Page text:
Ireland team fail to fire on 'Home' front as hotly tipped England prevail
Ireland battled bravely but crashed to an 11-4 defeat at the hands of hot favourites England in the Home International Championship at Ashburnham in south Wales yesterday.
But the scoreline somewhat flattered England as four of the matches ended on the home green.
Ireland's hopes of a surprise were dealt a blow when they lost the foursomes 4-1, after which they were always playing catch-up and there was never a chance of victory. Now they will play host nation Wales, who came from behind to beat world champions Scotland 8-7.
Ireland's only foursomes winners were national champion Dara Lernihan and Pat Murray, who were one down with six to play to British boys champion Tom Lewis and Chris Lloyd but came through on the last.
Lernihan had a difficult top-of-the-order singles match with European silver medallist Tommy Fleetwood; the Irishman lost on the last after sticking to his task well over the back nine, which Fleetwood covered in two under par.
Portstewart's Paul Cutler, the Lytham Trophy winner, was well below his best and succumbed 5&3 to Lewis, and defeats followed for Paul Dunne, Alan Dunbar and Eddie McCormack, by which time it was all over.
A bright spot from the Irish point of view came when new cap Kevin Phelan gained his first international win in decisive fashion thrashing Lancashire's Jack Senior by 5&3.
Phelan, who hails from Waterford, has dual citizenship -- Irish and American -- and is at University of North Florida -- and says it would be "an unbelievable experience" if he could make it into the Walker Cup team.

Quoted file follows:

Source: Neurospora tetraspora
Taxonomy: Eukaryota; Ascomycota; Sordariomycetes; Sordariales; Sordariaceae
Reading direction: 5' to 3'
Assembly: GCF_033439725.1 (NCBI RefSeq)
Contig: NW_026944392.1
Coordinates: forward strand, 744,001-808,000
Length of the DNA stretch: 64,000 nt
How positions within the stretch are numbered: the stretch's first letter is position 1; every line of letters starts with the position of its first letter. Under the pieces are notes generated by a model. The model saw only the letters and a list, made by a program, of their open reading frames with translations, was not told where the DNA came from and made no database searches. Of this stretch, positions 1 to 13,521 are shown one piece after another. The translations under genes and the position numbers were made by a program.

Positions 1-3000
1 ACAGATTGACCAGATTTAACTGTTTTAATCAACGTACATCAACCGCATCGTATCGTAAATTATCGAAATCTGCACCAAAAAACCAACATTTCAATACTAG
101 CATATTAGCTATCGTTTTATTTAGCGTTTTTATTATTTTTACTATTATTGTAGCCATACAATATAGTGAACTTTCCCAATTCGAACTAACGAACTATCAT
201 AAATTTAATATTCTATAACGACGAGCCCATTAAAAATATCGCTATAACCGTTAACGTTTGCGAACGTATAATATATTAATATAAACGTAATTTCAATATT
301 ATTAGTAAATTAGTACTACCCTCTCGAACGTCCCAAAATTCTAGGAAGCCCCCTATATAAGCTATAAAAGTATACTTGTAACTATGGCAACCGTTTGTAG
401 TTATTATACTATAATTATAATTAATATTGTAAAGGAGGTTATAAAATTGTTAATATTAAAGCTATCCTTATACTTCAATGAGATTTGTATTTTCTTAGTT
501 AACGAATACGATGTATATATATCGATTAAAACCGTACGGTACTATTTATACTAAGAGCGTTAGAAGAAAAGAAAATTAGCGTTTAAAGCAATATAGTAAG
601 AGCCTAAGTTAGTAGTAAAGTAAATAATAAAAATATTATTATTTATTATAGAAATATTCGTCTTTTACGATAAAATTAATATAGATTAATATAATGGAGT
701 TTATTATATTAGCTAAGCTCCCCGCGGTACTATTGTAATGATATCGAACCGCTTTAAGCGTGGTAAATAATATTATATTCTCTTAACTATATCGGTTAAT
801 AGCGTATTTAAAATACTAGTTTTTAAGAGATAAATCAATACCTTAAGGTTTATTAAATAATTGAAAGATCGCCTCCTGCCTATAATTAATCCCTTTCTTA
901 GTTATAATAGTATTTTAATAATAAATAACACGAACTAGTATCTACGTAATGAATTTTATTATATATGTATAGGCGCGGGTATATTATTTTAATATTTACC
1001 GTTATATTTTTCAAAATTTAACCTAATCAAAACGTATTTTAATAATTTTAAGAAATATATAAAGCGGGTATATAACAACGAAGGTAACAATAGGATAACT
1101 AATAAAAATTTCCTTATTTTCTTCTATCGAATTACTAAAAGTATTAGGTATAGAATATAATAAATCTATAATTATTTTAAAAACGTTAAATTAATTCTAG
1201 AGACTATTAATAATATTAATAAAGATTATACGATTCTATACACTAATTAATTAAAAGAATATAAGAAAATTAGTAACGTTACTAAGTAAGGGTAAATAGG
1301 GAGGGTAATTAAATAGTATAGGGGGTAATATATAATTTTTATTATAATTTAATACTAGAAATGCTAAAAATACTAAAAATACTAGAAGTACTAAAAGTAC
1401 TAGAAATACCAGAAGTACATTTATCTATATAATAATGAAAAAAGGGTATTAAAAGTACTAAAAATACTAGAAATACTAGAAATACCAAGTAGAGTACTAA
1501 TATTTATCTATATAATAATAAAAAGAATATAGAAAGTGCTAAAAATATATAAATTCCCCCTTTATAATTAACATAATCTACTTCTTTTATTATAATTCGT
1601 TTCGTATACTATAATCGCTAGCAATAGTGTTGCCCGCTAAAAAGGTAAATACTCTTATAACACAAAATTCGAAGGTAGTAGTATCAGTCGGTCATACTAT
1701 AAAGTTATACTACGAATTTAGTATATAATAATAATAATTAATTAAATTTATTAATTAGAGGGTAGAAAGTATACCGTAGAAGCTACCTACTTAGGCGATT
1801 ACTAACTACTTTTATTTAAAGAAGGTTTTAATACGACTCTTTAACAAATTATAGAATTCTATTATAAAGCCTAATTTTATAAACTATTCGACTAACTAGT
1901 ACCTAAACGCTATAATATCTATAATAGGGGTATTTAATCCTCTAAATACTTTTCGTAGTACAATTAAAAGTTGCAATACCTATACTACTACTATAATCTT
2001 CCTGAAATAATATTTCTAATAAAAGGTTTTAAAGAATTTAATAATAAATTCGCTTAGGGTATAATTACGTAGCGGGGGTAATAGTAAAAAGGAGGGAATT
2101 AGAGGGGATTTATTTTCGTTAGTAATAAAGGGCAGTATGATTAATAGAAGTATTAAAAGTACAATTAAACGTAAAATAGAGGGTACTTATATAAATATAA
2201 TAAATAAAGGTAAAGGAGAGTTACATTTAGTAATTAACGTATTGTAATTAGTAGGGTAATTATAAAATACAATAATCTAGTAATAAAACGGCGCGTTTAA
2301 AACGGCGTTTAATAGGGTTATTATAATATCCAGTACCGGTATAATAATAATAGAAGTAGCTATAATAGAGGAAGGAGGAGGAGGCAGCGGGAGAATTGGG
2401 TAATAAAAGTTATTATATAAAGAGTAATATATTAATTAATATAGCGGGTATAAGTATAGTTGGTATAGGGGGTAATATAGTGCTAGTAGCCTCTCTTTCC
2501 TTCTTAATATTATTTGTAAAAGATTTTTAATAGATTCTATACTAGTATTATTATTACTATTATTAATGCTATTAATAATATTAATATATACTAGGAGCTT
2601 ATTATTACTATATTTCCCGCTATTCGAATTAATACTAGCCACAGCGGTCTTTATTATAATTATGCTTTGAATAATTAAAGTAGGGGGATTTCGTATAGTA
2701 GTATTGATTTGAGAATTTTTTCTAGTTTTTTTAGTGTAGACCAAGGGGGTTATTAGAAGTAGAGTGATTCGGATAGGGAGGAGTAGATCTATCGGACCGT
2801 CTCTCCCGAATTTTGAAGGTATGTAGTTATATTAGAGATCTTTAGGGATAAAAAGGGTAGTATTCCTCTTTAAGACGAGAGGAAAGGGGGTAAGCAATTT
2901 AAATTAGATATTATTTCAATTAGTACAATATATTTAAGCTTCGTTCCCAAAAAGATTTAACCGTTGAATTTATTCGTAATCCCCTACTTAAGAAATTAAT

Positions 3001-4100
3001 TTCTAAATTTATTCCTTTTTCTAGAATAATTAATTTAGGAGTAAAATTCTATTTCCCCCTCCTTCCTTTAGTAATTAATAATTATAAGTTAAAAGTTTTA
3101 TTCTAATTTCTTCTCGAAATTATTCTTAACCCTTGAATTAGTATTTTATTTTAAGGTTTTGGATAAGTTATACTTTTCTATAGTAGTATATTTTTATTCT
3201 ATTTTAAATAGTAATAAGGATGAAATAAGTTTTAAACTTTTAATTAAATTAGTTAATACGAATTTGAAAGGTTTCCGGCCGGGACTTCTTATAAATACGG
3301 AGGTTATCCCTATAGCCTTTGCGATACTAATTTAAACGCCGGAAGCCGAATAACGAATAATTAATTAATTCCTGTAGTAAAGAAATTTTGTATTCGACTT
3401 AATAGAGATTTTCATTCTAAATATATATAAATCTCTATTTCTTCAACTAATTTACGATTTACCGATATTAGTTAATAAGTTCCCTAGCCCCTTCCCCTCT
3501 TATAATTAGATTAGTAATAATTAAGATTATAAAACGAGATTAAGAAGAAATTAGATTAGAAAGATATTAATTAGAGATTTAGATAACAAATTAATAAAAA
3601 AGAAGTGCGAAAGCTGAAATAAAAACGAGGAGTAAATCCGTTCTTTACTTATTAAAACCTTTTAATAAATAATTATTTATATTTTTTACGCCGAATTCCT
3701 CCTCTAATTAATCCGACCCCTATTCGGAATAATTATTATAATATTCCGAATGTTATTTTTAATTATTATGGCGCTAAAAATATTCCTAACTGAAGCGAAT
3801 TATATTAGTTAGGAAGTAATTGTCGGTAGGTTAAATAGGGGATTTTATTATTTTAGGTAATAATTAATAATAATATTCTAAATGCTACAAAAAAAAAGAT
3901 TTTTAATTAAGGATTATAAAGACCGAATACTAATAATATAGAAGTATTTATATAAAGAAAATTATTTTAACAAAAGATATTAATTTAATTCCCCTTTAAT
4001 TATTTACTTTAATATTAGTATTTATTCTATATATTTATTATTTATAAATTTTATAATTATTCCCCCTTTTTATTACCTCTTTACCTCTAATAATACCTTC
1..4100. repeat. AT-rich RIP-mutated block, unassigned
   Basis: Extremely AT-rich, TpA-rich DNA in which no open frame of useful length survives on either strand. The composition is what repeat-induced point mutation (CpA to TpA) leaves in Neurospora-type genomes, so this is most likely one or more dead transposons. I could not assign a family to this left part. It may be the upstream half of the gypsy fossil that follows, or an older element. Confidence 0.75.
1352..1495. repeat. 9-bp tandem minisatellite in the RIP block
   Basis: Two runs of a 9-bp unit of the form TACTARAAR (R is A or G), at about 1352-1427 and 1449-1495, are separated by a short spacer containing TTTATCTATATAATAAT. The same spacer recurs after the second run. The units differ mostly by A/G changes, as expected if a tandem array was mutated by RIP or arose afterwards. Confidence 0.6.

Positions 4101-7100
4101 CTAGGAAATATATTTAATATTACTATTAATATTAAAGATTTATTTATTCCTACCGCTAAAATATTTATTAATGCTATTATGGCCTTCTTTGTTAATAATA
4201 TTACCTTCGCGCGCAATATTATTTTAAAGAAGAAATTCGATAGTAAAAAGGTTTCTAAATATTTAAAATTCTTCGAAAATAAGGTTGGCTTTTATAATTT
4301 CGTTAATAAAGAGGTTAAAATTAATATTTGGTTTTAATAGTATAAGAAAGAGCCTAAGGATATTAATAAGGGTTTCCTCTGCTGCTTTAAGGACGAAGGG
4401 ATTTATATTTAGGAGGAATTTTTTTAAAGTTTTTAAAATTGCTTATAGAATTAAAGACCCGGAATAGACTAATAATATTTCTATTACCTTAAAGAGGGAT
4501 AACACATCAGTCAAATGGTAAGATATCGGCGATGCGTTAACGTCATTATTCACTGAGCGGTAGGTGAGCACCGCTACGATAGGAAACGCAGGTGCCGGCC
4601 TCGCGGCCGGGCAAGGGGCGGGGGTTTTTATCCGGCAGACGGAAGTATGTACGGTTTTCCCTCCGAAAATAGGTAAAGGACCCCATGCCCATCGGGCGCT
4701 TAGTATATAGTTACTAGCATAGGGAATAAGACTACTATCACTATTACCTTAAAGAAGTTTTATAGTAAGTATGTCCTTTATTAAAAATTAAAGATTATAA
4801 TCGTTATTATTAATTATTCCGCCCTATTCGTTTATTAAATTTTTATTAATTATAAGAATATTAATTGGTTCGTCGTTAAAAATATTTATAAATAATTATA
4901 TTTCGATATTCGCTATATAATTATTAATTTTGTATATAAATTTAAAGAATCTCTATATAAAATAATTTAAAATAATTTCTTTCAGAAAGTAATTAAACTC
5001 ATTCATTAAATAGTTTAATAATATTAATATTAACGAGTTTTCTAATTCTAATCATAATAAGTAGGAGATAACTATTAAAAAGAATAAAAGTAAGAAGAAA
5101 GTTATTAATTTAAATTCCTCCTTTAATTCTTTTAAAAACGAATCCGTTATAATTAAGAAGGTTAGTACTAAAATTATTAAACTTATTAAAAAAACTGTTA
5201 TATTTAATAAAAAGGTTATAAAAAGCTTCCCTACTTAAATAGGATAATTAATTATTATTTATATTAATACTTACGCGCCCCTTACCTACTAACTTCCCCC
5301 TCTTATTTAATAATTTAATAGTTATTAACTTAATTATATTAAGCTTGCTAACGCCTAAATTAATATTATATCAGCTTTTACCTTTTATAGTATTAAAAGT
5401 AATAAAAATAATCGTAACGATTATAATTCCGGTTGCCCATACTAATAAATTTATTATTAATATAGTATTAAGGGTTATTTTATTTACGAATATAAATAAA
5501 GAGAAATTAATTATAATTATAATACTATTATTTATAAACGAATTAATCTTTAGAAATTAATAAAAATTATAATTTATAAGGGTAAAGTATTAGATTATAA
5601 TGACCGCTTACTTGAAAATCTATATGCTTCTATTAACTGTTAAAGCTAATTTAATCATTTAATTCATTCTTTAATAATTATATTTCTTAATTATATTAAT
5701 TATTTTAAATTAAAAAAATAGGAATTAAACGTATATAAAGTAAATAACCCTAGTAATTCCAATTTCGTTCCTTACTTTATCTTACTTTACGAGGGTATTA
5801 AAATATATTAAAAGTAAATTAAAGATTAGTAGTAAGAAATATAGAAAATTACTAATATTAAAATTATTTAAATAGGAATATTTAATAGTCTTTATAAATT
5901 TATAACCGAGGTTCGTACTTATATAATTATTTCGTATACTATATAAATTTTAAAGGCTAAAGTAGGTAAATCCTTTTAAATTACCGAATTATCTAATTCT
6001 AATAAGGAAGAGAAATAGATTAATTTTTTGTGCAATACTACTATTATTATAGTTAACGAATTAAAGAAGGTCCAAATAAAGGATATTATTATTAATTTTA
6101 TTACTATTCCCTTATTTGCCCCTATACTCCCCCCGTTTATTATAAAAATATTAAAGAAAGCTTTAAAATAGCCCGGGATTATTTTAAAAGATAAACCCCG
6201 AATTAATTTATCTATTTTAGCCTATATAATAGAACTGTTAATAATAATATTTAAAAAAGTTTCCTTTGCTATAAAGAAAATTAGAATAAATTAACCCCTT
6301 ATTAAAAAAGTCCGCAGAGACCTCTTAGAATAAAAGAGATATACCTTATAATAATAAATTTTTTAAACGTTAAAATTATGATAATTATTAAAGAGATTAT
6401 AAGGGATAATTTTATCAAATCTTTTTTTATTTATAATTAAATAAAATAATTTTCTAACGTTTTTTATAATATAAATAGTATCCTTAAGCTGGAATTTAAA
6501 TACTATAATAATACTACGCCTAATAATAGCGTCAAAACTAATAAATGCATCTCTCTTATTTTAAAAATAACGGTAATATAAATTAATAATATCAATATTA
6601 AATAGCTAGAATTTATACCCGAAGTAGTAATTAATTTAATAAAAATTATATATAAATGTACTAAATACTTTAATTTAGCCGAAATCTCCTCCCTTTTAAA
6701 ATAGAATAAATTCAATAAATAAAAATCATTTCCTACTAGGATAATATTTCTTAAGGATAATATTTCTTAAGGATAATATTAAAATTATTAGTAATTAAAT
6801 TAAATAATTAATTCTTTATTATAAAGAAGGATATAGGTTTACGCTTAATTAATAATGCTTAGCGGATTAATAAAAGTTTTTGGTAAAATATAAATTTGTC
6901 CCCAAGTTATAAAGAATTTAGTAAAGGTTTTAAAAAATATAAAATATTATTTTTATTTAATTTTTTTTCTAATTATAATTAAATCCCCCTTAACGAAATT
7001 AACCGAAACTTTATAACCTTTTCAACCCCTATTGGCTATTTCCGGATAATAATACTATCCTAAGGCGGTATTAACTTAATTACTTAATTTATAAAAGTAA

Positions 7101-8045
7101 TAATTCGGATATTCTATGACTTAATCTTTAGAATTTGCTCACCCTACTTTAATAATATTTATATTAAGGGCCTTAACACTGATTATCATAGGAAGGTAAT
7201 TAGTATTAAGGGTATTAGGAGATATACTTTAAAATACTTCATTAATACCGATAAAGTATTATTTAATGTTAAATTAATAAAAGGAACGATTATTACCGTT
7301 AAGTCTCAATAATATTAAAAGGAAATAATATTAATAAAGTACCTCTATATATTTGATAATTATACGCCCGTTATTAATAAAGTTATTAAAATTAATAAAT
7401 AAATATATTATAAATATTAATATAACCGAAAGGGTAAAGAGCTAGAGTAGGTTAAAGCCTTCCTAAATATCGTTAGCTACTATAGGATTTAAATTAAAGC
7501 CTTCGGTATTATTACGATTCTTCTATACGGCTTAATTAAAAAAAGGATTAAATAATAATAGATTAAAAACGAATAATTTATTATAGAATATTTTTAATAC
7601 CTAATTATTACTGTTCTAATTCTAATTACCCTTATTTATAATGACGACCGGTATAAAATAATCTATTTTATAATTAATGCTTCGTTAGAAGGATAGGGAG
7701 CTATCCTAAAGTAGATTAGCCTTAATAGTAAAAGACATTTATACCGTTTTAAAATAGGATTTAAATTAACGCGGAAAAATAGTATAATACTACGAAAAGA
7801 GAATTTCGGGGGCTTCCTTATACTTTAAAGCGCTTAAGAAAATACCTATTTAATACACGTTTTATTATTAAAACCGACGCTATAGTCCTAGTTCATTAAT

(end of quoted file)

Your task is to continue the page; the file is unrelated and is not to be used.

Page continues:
The 19-year-old, who qualified for the US Open, had a remarkable round, with eight birdies and no bogeys, and was always in charge.
Conor Doran and Luke Lennox also won their games but Ireland really had to play second fiddle.
Elsewhere, Garth McGimpsey rolled back the years in stunning style to be among the frontrunners in the British Seniors Open Championship over the Old Course at Walton Heath. The former Walker Cup captain from Bangor fired a two-under-par 70 in his first round to lie in third place behind American veteran Danny Yates.
The 1985 Amateur champion showed he has lost none of his prowess in producing some fine golf -- he had level halves of 35 -- which included an eagle three at the 510-yard 16th.
He had started a little shakily, dropping strokes at each of the first two holes, but soon got his act together and looked very impressive after that.
Arthur Pierse, the 2007 champion from Tipperary, is very much in contention after a 73, while County Louth's Barry Reddon and Tom Cleary of Cork returned 74.
Results in factfile